My first year of blogging

This is the story of how I started my blog, reached the HackerNews front page and spoke at a conference and how one childhood experience was in the way of it all.

One of my personal goals for 2020 was to release one side project. While contemplating ideas I stumbled upon an article which highlighted why you should start ideas out of your core domain. So I dismissed my half-baked SaaS ideas and went for a no-code idea instead: Start a blog. If you just came for the stats you can scroll to the bottom. If you’re in for the recap just read on.

Just ship it

My first article went online on January 29. Pretty early to meet one of my yearly goals I must admit. I can assure you I managed to miss many other low hanging fruits like running a sub 3 marathon. However, I did manage to release 22 more blog posts which makes up for that a bit.

The first “hit” I had was an article released for my employer, Runtastic about #noEstimates. It was recognised by some big names I look up to like Allen Holub. I was also invited to a podcast. This was all still in the first quarter of the year. The positive responses were fuel to the fire of my writing.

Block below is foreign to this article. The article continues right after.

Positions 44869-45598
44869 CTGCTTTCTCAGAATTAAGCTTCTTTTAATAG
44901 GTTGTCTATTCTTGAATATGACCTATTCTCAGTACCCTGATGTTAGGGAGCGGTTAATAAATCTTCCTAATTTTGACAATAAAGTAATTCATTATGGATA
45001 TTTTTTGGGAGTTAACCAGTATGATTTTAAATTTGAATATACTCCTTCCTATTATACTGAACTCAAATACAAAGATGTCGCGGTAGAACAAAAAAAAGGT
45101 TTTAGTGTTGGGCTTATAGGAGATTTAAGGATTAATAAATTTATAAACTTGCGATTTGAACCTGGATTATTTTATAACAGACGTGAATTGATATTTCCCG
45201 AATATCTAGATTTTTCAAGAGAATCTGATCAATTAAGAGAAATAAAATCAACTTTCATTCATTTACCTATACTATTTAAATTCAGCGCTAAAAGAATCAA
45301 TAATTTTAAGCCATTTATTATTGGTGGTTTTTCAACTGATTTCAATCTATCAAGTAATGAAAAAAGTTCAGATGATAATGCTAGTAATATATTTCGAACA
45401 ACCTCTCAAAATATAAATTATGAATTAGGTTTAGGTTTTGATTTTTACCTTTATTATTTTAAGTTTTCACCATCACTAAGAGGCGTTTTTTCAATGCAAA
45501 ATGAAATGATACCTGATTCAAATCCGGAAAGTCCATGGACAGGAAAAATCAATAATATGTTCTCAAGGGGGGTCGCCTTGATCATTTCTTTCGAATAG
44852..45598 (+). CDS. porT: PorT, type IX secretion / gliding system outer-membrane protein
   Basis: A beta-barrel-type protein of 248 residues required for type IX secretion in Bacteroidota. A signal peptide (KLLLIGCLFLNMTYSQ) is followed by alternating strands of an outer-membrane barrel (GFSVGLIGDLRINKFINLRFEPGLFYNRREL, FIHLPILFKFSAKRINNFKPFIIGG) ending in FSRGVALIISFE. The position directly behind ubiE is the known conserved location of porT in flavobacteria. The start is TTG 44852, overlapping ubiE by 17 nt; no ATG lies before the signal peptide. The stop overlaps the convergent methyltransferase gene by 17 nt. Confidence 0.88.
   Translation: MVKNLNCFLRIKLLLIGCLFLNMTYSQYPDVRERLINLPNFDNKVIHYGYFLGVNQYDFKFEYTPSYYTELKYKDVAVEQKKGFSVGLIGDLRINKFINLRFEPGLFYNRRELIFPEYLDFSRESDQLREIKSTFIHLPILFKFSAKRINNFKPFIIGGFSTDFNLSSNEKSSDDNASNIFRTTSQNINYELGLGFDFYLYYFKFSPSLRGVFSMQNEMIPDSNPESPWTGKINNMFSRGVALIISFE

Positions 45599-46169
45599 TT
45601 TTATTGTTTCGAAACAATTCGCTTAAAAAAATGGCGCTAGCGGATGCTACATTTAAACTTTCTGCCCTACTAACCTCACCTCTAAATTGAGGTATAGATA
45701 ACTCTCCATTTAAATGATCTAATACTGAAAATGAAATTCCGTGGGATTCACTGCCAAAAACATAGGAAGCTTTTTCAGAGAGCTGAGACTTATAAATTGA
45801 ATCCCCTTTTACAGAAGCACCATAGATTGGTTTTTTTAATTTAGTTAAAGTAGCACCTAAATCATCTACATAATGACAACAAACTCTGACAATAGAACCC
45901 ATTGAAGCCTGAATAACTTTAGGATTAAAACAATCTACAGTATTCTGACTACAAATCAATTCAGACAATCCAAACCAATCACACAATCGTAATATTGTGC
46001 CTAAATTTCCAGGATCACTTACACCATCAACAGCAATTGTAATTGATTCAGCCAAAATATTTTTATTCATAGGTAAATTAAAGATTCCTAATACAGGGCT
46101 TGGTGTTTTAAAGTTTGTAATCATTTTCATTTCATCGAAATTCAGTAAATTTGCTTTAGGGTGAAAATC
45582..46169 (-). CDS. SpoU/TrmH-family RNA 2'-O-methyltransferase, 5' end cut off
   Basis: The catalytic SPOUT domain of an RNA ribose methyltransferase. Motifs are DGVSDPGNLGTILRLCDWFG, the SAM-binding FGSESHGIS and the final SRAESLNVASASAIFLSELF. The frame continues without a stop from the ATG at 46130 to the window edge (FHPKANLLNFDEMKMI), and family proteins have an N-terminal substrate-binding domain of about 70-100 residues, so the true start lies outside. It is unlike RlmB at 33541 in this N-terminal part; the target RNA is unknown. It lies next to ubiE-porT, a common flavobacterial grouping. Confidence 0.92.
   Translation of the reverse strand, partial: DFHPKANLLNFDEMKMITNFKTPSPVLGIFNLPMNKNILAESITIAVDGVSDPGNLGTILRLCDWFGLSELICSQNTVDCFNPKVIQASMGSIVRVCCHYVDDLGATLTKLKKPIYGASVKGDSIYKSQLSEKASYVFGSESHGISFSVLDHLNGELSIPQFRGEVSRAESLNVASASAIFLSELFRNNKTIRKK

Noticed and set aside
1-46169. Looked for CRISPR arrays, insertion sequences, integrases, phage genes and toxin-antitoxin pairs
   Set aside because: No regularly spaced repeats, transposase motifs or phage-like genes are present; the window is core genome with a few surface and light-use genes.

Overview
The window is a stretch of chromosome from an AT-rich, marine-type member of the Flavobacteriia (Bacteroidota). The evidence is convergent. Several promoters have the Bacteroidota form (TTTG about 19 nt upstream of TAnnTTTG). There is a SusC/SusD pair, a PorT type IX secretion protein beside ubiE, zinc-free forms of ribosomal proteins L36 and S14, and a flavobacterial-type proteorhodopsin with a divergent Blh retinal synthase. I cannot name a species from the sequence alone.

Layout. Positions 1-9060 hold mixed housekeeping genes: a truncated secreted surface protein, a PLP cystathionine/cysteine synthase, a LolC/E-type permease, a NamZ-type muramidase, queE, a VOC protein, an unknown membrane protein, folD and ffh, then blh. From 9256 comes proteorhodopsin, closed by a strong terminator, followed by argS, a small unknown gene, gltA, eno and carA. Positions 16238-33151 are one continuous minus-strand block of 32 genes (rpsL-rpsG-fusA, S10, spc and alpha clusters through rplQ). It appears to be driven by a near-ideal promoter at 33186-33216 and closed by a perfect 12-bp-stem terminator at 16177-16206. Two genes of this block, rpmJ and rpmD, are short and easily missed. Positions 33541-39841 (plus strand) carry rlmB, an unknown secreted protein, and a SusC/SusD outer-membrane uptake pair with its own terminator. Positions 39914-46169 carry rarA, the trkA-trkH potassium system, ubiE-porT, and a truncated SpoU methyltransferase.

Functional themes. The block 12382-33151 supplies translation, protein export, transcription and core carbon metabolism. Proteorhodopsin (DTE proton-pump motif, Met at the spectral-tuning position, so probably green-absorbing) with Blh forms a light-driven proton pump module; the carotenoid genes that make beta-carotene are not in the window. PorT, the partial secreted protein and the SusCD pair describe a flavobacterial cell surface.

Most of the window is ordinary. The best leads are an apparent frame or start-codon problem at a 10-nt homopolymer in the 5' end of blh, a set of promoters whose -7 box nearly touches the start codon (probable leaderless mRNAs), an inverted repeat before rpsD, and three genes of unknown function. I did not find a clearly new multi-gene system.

Five minutes of fame

My blog still averaged less than 10 daily visitors. I experimented with different kinds of articles, like my TILs of the week. Then I hit the next golden nugget. Anxiety in product development made it to the #1 spot on HackerNews for a full day. This generated about 40.000 page views which to this day is about 90% of my total page views in the year. But this was much more personal. I’m an avid HackerNews reader since my early days of university. That’s now almost 10 years ago. It feels like my first (and only) StackOverflow gold badge.

It also came with an even bigger lesson: Be less judgmental about your writing. I was not planning to publish the article at first because I thought it was too weak. It gets me wondering how many of my self-censored articles would’ve been perceived positively as well.

The speech

My next two articles about lean roadmaps had a wide reach since they were featured in some newsletters. After that my writing slowed down considerably because I was preparing for my first ever conference talk. At the Lean Agile Exchange I shared my team’s experience with #noEstimates. While it did not make me famous (not as famous as the HackerNews front page anyway) it really pushed me out of my comfort zone and made me hone some new skills. I’m definitely planning to look for another speaking opportunity next year, maybe about technical debt.

My lessons learned

It was a year of many firsts. Those brought a lot of learning opportunities for me.

A viscious learning cycle

You think you got your ideas straight until you write them down. While writing you find inconsistencies and holes in the story. This lead me to read more than I ever did. The more I read the more I wanted to write about ideas I had while reading. That’s why I can’t leave the most influental books for me unmentioned.

  • Reinventing Organisations – This book had the biggest impact on me because I found the Integral Theory applicable to all aspect of my life – work, parenting, thinking. Here’s one of my favourite quotes from the book: